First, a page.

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For argument's sake, let's say you have a single, enormous file to hold your map save data. The game that comes to mind as a great example is Terraria. They save all MapWidth*MapHeight tile data within a single map file (Horrible idea, really) but they can render only what is visible within the camera (And some outer-lying tiles for smoothness sake) based on the camera position.

So my question is, "How can they search through all of that data in real time starting at the camera position?"

That would entail reading through potentially millions of tile data just to get to the screen coordinates. I understand you could skip bytes of data based on the x/y coordinates if the tile data was consistent (This is all I can find in my week or so of searching), but that is where my problem lies. The tile data is dynamic. If one tile is empty, the data beyond "isValid" is nonexistent. So that is less bytes to search through. If a tile has water, multiple states, a background, etc... it contains all the data and is the largest in terms of bytes. So it is not constant at all. In that case we cannot just skip X amount of bytes as it changes (Constantly as tiles are modified).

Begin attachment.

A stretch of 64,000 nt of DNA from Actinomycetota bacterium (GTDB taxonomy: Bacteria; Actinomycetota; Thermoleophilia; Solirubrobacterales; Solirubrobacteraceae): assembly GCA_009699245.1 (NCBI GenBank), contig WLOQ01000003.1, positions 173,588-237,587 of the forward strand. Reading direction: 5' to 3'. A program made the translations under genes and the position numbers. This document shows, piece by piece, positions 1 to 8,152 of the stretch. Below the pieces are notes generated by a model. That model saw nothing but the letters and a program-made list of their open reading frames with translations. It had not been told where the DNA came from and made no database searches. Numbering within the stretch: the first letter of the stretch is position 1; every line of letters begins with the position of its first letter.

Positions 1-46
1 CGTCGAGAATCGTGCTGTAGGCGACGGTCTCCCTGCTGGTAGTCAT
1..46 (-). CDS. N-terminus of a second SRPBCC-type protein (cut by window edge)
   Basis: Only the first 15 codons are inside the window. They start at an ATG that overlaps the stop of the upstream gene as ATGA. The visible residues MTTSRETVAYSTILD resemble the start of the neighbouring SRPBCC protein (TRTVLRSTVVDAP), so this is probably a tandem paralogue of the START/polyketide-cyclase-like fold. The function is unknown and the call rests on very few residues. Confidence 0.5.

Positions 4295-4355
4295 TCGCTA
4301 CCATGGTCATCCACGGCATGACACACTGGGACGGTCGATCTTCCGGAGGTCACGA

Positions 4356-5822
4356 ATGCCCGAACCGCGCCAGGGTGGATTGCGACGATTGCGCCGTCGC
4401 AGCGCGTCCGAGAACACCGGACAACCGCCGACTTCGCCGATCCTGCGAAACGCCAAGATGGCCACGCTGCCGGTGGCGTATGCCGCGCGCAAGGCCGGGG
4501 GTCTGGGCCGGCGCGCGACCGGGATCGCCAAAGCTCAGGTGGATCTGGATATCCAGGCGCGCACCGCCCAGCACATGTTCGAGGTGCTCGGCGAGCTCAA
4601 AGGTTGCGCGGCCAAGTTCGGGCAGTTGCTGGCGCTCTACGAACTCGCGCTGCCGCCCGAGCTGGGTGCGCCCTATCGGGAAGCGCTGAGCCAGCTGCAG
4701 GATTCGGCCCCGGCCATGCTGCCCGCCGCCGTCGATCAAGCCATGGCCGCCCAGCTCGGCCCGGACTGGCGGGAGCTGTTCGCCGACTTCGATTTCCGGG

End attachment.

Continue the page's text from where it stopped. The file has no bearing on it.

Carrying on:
My current solutions are: Read it line by line (Ugh), use chunk files, or ensure fixed line sizes (Padding? Data wasted... Ugh).

I know chunks would be the best option, but being able to reach that deep into text files quickly would still be a nice thing to know.

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1 Answer 1

If you have chunk-based data, you need a chunk-based reader, simple as that.

Additionally, if you're particularly interested only in certain parts of the data and you can process it first, is to build a second file/list that stores the offsets to the start of every object in the first file.

In that case, whenever you need to reference an object, you look up the offset first and then do a straight jump to it in your original file. It still requires you to read through the whole file at-least once.

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